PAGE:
The message comes in your inbox and it’s a return request made by the buyer and it’s your fault. Shit.
As you read on you start to realize, ‘Hey wait a minute, this isn’t my fault. This person thinks I’m Wal-Mart or something. This is so unfair!’
I get it. I’ve been there and will be again in the future. The reality is that ALL of us have been there and will be again. I remind myself of that all the time – everyone has to deal with problem buyers and not to take any of it personally.
Most buyers are great to deal with and rarely ever cause any problems. Unfortunately, there is a very small group that will try to take advantage of you in some way. This conversation is strictly about that very small group of dishonest buyers.
What are some of the characteristics of a dishonest or problem customer?
- Typically this buyer is going to find a way to get free shipping both ways by claiming the product was not as described or that it was defective.
- They may message you and sound MAD and may even write their messages in ALL CAPS. This is my favorite.
- They may just open a return without messaging you at all with a brief description of what they consider the problem to be and claim it’s your fault.
- They may threaten you with negative feedback.
What to do first?
LISTEN. Even though your hair is on fire and your mind is racing, stop and listen to what the customer is saying. EVERY customer deserves your respect and attention because at one point they clicked BUY and trusted you to sell them a product. Whether they are a jerk or not is not your choice to make at this point. You still have to be the professional.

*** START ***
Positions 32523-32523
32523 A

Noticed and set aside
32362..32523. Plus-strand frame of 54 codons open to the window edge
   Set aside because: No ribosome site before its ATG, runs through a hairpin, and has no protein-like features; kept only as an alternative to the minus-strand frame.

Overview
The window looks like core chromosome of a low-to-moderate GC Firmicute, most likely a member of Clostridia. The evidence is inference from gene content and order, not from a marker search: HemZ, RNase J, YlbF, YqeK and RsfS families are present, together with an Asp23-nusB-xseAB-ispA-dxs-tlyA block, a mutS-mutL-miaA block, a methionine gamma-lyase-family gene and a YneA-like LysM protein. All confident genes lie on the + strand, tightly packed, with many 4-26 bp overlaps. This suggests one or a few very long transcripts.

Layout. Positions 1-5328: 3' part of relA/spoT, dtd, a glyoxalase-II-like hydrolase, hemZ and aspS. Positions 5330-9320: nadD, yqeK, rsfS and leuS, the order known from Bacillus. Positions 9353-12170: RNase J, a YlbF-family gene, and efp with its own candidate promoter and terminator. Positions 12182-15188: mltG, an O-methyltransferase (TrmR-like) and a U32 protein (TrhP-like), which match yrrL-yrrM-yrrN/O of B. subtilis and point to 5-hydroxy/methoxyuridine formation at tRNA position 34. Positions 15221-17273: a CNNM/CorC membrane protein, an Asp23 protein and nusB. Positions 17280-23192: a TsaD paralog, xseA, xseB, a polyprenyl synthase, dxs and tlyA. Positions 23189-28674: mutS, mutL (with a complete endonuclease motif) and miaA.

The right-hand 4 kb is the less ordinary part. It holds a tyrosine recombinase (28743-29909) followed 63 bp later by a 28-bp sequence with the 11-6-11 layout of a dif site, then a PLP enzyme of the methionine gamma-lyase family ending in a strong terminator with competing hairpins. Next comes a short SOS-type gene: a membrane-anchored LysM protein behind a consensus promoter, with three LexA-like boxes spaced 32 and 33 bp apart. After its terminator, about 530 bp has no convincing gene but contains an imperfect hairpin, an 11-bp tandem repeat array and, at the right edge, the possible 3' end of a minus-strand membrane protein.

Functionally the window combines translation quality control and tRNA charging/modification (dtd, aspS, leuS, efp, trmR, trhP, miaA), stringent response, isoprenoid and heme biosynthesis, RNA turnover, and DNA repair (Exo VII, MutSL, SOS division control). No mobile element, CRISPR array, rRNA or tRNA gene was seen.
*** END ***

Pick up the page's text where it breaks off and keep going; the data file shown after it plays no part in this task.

Walk away and delay your response until you’ve calmed down and had time to RESEARCH the entire transaction. If it is a sizing issue, did you include measurements? If it is a condition issue, did you accurately describe the condition? Whatever the case, research it before responding in any way.
What does eBay have to say about this?
According to the eBay buying policy, the following is NOT ALLOWED by the buyer:
- Claiming an item isn’t as described in the listing when the item condition is consistent with the listing description.
- Threatening to open an eBay Money Back Guarantee request or PayPal Purchase Protection case against a seller in order to get a discount or additional goods and services, when the item arrived in the described condition.
- Returning a different item (for example, a used or older model of the same product or an empty box)
- Not returning the item in the condition that it was sent to you (for example, returning a TV without the remote control)
- Returning an item that has been damaged after being delivered.
Claiming an item isn’t as described in the listing in order to circumvent a seller’s return policy.
- Not following the terms of the seller’s return policy.
- Threatening to leave negative feedback if you don’t meet their demands.
According to the eBay buying policy, the following is ALLOWED by the buyer:
- Returning a faulty item or an item that wasn’t as described in the listing.